Backlog of 80,000 cases at India's Supreme Court impedes justice: International Bar Association

This backlog resulted in accused individuals spending extended periods in prison awaiting trial

Backlog of 80,000 cases at India's Supreme Court impedes justice: International Bar Association

A significant backlog of approximately 80,000 cases at India’s Supreme Court is hampering access to justice and weakening the country’s judiciary, the International Bar Association (IBA) reported.

Nusrat Hassan, co-chair of the IBA Asia Pacific Regional Forum’s India Working Group and managing partner at Dentons Link Legal in Mumbai, highlighted the issue, stating, “There is a problem. Delays are the elephant in the room. Everybody is aware this is becoming a serious issue in the delivery of justice.”

The Supreme Court, comprising 34 judges, reviews appeal cases ranging from employer-employee disputes to land disagreements escalated from district or high courts across India. These judges also handle new hearings related to the government. Research from the Centre for Social and Economic Progress in New Delhi indicates that the court's caseload has increased over the years, paralleling population growth, higher literacy rates, and economic development. However, the number of judges has not grown correspondingly.

In a statement, Hassan said, “The [case] numbers are so large it almost seems impossible that we would be able to reach a point when we would be up to date.” This backlog resulted in accused individuals spending extended periods in prison awaiting trial.

William H. J. Hubbard, deputy dean at the University of Chicago Law School and research professor at the American Bar Foundation, noted that the judiciary's inefficiency prevents it from effectively holding the government accountable. Routine cases consume time that could be allocated to matters with broader societal implications. Citing an example, Hubbard mentioned the Supreme Court’s delayed ruling on the Aadhaar national identification card scheme, which allowed its implementation despite pending privacy concerns.

Delays are particularly frequent when cases involve decisions that may oppose the government, according to Tarun Khaitan, a professor of public law at the London School of Economics. The Supreme Court did not respond to Global Insight’s request for comment.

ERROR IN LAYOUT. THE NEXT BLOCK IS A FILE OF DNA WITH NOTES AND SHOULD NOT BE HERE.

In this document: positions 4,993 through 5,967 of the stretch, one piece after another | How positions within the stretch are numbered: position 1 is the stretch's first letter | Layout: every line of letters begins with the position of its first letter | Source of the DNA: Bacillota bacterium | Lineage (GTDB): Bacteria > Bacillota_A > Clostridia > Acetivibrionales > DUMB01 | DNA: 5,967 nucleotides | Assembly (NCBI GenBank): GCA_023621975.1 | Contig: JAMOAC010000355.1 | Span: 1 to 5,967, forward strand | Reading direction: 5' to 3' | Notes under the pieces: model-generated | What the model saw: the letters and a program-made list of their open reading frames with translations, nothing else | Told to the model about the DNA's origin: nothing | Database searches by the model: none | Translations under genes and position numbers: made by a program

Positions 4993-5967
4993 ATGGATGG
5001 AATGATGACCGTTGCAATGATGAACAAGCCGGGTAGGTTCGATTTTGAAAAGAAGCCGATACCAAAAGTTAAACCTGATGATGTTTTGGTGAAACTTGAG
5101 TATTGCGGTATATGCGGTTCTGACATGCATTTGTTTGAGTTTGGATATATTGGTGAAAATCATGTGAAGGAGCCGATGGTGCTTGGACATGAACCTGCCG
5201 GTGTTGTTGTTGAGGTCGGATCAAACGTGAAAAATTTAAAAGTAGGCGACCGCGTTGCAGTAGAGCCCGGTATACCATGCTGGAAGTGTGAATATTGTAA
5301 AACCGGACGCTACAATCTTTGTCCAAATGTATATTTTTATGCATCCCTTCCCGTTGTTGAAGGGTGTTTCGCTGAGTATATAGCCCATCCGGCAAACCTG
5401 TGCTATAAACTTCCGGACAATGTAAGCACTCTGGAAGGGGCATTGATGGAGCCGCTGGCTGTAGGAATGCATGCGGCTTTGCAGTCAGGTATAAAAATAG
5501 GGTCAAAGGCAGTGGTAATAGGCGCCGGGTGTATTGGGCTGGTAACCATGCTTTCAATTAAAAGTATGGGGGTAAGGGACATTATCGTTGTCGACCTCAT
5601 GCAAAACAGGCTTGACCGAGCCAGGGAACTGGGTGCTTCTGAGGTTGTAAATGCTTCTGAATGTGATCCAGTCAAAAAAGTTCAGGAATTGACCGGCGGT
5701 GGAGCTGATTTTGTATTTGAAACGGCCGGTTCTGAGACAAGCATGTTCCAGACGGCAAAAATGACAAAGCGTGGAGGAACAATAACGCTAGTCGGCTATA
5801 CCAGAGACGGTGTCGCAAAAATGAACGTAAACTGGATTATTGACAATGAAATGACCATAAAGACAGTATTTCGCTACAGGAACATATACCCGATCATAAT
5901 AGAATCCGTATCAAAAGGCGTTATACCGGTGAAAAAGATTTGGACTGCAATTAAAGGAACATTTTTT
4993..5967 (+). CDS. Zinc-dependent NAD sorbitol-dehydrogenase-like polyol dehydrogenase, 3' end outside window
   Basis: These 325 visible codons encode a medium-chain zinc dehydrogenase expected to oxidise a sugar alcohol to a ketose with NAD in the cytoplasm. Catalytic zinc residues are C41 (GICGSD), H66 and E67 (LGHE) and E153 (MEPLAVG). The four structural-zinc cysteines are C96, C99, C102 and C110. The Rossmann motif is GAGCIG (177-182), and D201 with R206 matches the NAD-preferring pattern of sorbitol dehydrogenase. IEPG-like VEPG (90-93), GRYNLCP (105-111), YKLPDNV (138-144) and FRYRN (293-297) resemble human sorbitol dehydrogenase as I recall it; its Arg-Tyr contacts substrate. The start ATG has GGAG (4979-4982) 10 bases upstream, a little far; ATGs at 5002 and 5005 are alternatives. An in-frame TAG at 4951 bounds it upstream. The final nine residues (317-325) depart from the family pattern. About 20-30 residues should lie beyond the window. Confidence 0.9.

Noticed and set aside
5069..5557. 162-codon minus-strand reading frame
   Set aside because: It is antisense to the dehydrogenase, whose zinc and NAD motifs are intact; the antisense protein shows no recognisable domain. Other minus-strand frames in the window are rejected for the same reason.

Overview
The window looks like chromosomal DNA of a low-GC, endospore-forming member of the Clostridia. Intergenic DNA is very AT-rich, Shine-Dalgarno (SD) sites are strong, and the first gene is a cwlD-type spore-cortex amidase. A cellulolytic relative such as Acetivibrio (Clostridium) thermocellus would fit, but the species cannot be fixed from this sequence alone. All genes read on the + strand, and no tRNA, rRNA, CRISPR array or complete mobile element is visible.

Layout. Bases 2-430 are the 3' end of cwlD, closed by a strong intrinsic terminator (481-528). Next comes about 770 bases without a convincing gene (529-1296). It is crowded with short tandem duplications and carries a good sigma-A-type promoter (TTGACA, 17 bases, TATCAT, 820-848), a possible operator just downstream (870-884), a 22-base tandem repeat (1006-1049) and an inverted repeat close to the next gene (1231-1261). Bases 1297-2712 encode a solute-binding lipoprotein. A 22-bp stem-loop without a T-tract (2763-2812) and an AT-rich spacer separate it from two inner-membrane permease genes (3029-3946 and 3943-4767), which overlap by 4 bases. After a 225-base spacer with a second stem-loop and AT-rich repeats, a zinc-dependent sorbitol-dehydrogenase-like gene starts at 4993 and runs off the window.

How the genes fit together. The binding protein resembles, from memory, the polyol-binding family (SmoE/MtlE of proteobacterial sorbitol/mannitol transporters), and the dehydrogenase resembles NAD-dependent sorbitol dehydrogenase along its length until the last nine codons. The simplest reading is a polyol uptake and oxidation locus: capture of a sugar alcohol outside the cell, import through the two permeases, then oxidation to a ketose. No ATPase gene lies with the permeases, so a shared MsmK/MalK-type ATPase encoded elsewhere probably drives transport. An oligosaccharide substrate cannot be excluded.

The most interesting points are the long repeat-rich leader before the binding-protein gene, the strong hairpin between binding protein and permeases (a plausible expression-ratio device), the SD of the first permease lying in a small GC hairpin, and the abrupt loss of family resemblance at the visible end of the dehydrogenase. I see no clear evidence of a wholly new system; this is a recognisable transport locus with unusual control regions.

Research published in the Journal of Law and Economics by Madhav S. Aney, Shubhankar Dam, and Giovanni Ko highlighted a trend where judges nearing retirement, set at age 65 for the Indian Supreme Court, are more likely to rule in favour of the government. Sital Kalantry, founder of the RoundGlass India Center at Seattle University, suggested this is because the government is a major employer of former Supreme Court judges. Kalantry emphasized that institutional structures and rules make the court “beholden to the party in power.”

Nusrat Hassan believes innovative thinking and increased investment in the judiciary's infrastructure could enhance the country's overall status. “The government needs to understand that some of the largest problems in our country would be solved if the judiciary was efficient,” Hassan said. Efficient case resolution could reduce disputes, promote commerce, and alleviate suffering.

Hubbard, Kalantry, and their co-author Aparna Chandra proposed raising the retirement age of Supreme Court judges and adopting a more selective approach to case admissions. This could free up time for scrutinizing cases involving the constitutionality of legislation or executive actions. Although Hubbard is not optimistic about immediate court case management reforms, he sees potential paths forward.

Ramesh Vaidyanathan, a former IBA Asia Pacific Regional Forum co-chair, suggested that continuous legal education could enhance the lower judiciary, reducing the number of appeals reaching the Supreme Court. Khaitan also advocated for skills, personnel, and infrastructure investments to improve the underfunded and understaffed lower judiciary.

Chief Justice Dr. Justice Dhananjaya Yeshwant Chandrachud has been exploring the digitization of courts to increase their capacity. However, Sandeep Bhupatiraju, a researcher specializing in data related to justice and law, questioned whether digital solutions alone could ensure justice, though he acknowledged the added convenience they provide.

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